In 1995, Ngarrindjeri women from South Australia lodged a claim under the Commonwealth Aboriginal and Torres Strait Islander Heritage Protection Act (1984) to prevent a bridge from being built between the mainland and Hindmarsh Island. The women claimed that building the bridge would cause a ‘desecration’ of the site, which would impede on their reproductive capacity. The Minister of Aboriginal Affairs subsequently placed a 25-year ban on the bridge’s construction. However, a Royal Commission considered these beliefs to be a ‘hoax’, and with a new coalition coming to power in 1996, the Hindmarsh Island Bridge Act allowed the construction of the bridge to proceed. The High Court approved this legislation, considering that Parliament had the right to make laws which were potentially unbeneficial for certain groups. Thus, the construction could proceed. Aboriginal activist Darrell Sumner applied for an injunction to restrain the building of the bridge, which was imminent at that time.

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Core legal questions

The Full Court of the South Australian Supreme Court had to assess whether the single judge in first instance had erred in rejecting Sumner’s application. The appellant complained about several aspects of the judge’s ruling (para. 32), most significantly that the plaintiff had not established an arguable case to be tried. The appellant denied this, arguing most importantly, illegitimacy of contract and a breach of the duty of care. According to the appellant, the construction contract was void for legality since they were contrary to public policy and their implementation involved illegality regarding several international legal instruments, e.g. the Genocide Convention, Covenant on Civil and Political Rights and the Draft Declaration of Indigenous Peoples (paras. 41-47). Also, it was argued that the defendants had been negligent in their duty of care towards the Ngarrindjeri (para. 47). Sumner relied on several aspects of legislation, including the Racial Discrimination Act, Crimes (Torture) Act, the Aboriginal Heritage Act and the Planning Act. Also, appellant states that the standard of care in common law includes Genocide Convention, Covenant on Civil and Political Rights and the Draft Declaration of Indigenous Peoples.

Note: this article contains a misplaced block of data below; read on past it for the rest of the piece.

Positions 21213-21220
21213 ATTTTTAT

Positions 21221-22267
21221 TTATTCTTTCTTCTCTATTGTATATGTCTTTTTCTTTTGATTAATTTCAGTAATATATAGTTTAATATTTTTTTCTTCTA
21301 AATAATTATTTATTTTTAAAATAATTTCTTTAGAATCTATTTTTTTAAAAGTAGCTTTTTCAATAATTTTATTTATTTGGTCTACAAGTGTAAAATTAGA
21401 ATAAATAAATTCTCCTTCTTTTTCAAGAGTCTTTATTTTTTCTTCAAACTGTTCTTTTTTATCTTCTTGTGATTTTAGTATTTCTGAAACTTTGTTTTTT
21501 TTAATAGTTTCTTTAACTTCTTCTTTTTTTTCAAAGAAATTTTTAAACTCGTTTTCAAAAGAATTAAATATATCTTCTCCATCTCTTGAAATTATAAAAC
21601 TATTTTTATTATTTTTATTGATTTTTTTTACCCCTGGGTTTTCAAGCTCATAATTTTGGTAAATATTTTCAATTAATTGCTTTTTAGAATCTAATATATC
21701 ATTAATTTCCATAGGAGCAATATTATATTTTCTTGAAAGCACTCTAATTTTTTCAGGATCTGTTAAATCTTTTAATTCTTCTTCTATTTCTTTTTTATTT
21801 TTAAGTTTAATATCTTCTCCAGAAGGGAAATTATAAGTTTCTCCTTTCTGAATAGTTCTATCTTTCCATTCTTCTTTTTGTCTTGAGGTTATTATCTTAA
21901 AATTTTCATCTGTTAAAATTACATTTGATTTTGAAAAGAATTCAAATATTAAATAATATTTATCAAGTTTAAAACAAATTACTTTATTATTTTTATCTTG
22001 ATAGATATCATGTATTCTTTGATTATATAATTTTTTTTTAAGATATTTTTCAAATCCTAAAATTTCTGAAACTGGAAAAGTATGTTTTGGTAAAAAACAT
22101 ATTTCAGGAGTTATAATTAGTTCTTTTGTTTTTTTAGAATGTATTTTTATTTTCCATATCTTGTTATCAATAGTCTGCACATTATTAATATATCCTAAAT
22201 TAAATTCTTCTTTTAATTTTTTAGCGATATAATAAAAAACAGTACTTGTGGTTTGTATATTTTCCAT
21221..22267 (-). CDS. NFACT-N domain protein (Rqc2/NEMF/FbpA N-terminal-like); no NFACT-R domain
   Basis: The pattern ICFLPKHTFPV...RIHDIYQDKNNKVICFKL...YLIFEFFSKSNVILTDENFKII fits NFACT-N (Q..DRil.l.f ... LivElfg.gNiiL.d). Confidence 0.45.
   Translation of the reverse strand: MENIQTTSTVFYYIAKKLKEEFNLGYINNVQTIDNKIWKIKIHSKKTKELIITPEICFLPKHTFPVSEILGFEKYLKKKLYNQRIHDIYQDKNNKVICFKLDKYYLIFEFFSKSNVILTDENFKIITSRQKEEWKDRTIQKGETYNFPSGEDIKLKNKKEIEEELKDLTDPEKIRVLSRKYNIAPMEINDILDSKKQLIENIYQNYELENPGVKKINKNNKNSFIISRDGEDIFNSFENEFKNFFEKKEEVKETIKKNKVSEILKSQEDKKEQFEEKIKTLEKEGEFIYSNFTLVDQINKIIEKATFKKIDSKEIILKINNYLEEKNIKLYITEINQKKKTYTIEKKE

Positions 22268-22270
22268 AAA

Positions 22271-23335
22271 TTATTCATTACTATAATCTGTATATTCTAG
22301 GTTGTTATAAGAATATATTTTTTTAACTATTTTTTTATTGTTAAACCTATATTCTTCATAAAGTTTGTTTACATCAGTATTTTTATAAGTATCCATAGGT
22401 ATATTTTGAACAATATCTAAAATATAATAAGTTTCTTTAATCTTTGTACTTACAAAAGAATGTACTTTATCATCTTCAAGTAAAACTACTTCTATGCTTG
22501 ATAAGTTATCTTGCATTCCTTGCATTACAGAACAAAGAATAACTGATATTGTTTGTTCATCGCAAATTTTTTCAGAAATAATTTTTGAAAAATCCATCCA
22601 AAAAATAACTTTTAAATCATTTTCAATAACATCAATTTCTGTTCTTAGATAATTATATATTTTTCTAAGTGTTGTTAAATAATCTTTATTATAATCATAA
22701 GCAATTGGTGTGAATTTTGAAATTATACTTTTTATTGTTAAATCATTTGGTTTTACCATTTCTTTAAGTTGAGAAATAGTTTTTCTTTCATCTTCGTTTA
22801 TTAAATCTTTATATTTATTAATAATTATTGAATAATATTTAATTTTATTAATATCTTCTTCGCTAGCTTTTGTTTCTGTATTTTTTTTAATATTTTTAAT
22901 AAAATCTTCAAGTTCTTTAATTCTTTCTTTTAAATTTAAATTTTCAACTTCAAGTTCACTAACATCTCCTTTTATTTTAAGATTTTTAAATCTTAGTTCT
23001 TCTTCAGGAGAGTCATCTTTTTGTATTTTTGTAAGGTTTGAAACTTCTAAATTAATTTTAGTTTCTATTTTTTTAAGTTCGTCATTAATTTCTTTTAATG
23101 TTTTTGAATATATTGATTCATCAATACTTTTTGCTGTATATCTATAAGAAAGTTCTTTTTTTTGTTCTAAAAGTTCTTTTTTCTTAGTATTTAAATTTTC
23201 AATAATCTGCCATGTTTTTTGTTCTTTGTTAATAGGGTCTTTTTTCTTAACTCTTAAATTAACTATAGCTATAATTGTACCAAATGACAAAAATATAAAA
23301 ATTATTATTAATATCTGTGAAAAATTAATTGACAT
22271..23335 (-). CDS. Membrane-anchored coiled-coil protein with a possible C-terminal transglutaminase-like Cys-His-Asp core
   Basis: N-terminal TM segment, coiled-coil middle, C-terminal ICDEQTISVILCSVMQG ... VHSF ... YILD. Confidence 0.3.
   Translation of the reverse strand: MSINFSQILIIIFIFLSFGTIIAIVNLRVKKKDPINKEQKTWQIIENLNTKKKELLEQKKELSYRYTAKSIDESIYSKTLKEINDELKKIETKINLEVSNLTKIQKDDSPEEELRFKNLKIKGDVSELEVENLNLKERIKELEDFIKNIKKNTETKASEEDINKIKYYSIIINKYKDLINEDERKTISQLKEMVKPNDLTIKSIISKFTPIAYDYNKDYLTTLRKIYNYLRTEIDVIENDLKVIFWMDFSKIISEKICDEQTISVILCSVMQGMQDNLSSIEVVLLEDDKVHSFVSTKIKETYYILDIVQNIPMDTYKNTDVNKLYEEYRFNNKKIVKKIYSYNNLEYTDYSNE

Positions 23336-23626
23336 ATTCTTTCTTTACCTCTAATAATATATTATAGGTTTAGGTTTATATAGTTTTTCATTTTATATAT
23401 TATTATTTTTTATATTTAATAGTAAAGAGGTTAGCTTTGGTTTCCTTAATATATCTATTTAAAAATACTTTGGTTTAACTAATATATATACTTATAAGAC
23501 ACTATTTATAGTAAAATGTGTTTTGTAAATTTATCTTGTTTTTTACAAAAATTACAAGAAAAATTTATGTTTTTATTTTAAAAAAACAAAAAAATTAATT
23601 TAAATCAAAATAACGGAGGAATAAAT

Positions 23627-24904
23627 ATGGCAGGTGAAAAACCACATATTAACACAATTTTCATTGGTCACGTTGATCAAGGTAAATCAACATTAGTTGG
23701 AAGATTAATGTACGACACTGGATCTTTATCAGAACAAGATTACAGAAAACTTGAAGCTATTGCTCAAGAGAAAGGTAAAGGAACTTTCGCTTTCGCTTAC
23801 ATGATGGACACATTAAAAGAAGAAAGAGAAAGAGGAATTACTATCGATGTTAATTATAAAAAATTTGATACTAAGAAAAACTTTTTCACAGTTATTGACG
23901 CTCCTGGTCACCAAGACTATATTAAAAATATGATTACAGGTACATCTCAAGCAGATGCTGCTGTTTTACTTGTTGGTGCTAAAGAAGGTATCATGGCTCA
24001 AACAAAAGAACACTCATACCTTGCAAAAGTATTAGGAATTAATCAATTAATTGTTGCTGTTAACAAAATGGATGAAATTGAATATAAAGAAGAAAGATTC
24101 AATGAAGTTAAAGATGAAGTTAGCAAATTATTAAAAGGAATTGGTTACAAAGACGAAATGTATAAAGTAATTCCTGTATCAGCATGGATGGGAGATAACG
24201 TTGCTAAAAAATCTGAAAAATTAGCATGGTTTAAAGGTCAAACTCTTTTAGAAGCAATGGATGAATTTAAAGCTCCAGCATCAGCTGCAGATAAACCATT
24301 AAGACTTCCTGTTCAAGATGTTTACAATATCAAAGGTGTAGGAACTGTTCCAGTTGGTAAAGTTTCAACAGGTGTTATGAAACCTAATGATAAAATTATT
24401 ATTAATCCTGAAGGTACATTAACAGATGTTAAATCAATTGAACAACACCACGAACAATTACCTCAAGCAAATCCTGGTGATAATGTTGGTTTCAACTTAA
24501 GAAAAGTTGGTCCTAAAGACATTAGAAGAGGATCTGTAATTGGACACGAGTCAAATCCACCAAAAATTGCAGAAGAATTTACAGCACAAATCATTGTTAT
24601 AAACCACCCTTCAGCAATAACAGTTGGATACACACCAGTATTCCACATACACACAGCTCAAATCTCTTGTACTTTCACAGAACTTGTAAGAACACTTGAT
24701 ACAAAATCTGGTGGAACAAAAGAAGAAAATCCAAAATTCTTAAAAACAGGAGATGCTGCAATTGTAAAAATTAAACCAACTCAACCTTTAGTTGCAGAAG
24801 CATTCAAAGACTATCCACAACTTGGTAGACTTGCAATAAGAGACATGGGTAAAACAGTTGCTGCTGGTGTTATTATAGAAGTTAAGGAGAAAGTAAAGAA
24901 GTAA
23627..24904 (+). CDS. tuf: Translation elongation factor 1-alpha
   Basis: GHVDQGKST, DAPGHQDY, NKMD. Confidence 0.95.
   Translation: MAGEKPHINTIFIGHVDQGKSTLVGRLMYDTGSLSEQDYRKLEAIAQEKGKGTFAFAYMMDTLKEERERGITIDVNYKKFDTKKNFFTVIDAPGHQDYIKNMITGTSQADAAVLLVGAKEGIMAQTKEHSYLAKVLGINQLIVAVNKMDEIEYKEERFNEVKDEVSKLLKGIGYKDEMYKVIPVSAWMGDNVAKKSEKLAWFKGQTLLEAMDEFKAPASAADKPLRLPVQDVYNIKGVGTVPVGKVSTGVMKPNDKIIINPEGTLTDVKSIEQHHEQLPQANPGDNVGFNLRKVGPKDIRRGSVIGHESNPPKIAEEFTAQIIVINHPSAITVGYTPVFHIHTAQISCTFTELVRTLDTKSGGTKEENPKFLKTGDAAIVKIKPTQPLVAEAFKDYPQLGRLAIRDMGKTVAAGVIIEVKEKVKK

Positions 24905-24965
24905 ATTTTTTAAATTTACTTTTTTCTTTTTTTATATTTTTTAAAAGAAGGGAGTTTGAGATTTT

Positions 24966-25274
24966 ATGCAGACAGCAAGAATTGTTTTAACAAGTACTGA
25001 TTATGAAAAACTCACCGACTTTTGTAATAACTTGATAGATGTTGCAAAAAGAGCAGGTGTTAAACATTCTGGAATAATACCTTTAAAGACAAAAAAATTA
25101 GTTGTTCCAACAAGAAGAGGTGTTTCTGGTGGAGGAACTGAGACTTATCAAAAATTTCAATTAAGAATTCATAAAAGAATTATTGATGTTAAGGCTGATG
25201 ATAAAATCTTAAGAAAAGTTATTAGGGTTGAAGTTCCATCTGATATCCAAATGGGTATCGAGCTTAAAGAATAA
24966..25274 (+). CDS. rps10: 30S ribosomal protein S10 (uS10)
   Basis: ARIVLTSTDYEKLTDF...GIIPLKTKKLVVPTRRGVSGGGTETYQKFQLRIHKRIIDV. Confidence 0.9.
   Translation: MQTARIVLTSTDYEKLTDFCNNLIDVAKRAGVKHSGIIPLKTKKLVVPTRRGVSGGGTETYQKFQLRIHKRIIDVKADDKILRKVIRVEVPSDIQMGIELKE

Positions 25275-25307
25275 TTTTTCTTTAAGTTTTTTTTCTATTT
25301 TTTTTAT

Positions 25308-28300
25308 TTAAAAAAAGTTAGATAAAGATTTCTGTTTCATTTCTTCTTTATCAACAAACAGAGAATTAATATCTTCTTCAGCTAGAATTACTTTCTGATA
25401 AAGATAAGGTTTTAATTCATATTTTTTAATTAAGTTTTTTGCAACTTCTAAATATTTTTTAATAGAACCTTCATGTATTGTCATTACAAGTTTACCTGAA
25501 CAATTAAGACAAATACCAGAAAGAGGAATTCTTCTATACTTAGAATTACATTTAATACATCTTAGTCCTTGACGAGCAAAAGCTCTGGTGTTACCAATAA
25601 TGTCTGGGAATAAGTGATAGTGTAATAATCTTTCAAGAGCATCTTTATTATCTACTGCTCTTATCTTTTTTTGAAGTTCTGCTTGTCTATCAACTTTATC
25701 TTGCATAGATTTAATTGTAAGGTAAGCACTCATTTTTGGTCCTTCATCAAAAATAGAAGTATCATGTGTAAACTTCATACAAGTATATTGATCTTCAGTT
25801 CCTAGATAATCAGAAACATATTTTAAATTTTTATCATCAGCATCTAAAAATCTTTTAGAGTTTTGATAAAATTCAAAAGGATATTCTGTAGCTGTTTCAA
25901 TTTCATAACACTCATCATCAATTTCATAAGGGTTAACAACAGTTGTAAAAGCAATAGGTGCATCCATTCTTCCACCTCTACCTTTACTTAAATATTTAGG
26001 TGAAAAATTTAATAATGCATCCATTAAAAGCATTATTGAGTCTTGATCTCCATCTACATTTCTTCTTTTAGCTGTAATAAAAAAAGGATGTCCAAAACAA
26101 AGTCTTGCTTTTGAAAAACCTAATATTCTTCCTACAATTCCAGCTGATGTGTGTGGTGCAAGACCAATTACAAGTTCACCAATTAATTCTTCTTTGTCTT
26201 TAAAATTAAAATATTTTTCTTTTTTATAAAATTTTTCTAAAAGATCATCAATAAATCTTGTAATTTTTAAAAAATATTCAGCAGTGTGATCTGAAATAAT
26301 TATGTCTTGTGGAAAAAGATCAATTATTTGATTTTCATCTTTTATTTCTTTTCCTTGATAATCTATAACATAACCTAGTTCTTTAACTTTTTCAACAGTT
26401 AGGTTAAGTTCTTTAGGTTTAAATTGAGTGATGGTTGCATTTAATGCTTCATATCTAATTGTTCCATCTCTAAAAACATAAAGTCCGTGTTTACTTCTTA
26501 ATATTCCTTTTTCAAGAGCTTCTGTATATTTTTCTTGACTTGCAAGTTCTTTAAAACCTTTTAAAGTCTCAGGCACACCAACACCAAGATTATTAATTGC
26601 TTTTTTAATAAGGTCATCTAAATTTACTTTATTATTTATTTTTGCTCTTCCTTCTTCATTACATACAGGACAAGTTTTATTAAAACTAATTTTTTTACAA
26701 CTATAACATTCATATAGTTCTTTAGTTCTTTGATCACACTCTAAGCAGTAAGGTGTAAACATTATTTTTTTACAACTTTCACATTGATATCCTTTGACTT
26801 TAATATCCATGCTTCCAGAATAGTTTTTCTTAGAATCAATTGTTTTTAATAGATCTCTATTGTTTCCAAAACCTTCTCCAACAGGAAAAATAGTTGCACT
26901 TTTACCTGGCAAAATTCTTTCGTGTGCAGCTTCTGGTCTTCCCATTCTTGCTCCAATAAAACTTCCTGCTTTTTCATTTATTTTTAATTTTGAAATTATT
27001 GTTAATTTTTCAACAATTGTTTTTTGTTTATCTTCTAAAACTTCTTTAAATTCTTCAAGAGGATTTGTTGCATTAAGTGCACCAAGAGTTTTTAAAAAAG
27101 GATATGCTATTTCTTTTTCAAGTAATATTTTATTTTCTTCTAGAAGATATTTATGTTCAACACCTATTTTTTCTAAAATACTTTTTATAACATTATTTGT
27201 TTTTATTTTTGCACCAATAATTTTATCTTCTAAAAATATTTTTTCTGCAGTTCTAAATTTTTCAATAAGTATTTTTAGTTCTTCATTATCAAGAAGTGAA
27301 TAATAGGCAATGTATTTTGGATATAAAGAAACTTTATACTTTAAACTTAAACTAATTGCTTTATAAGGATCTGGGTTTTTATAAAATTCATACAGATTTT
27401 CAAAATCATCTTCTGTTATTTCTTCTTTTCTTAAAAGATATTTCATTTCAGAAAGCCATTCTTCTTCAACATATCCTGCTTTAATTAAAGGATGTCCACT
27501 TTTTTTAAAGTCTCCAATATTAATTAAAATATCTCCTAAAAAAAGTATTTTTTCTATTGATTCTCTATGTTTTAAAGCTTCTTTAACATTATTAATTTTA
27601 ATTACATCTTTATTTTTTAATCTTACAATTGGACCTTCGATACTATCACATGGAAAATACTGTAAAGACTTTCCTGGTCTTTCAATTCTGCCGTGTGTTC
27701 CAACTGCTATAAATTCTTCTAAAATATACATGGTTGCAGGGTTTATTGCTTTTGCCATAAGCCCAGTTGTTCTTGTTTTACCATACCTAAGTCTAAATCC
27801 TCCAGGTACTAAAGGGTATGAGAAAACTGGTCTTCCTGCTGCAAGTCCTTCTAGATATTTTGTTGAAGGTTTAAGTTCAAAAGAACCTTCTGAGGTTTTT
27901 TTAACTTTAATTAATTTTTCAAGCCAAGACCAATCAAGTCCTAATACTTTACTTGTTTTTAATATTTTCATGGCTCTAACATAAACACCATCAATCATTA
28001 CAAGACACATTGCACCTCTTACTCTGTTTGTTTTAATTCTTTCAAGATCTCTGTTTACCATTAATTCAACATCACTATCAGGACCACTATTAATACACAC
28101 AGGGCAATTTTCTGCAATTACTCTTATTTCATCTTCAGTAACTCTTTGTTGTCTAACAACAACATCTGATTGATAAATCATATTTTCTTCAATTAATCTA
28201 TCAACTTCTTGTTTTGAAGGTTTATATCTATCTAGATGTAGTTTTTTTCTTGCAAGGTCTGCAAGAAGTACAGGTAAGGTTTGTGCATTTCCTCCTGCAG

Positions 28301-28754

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Specific legal rules and provisions

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Court's holding and analysis

The Full Court agreed with the single judge that there was no serious issue to be tried. In order to substantiate this, it brought forward several arguments. Regarding Sumner’s claim that the contract was void for legality, it held that the appellant was not a party to the relevant contracts and that he had not identified how the contracts gave rise to any illegality (paras. 42-43).  Regarding the duty of care, the appellant had not identified how the duty of care was said to arise, or what the particular breaches were (paras. 46-47).

The full court agreed with the single judge that this case was essentially underpinned by the claim that all of the defendants were guilty of genocide (para. 48). It reiterated that Genocide is not an offence under Australian law, and regarded that reliance on the Genocide Act (UK) 1969 was “doomed to failure”, as this act had no application in Australia.

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Further analysis

An analysis of Australian case law regarding the question of the commission of genocidal acts against Aborigines is provided by Cassidy. Several cases, including this one, in which the Court decided that genocide was not a crime under Australian law, led to several articles which analyse the status of genocide in Australian law.

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Related cases

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Additional materials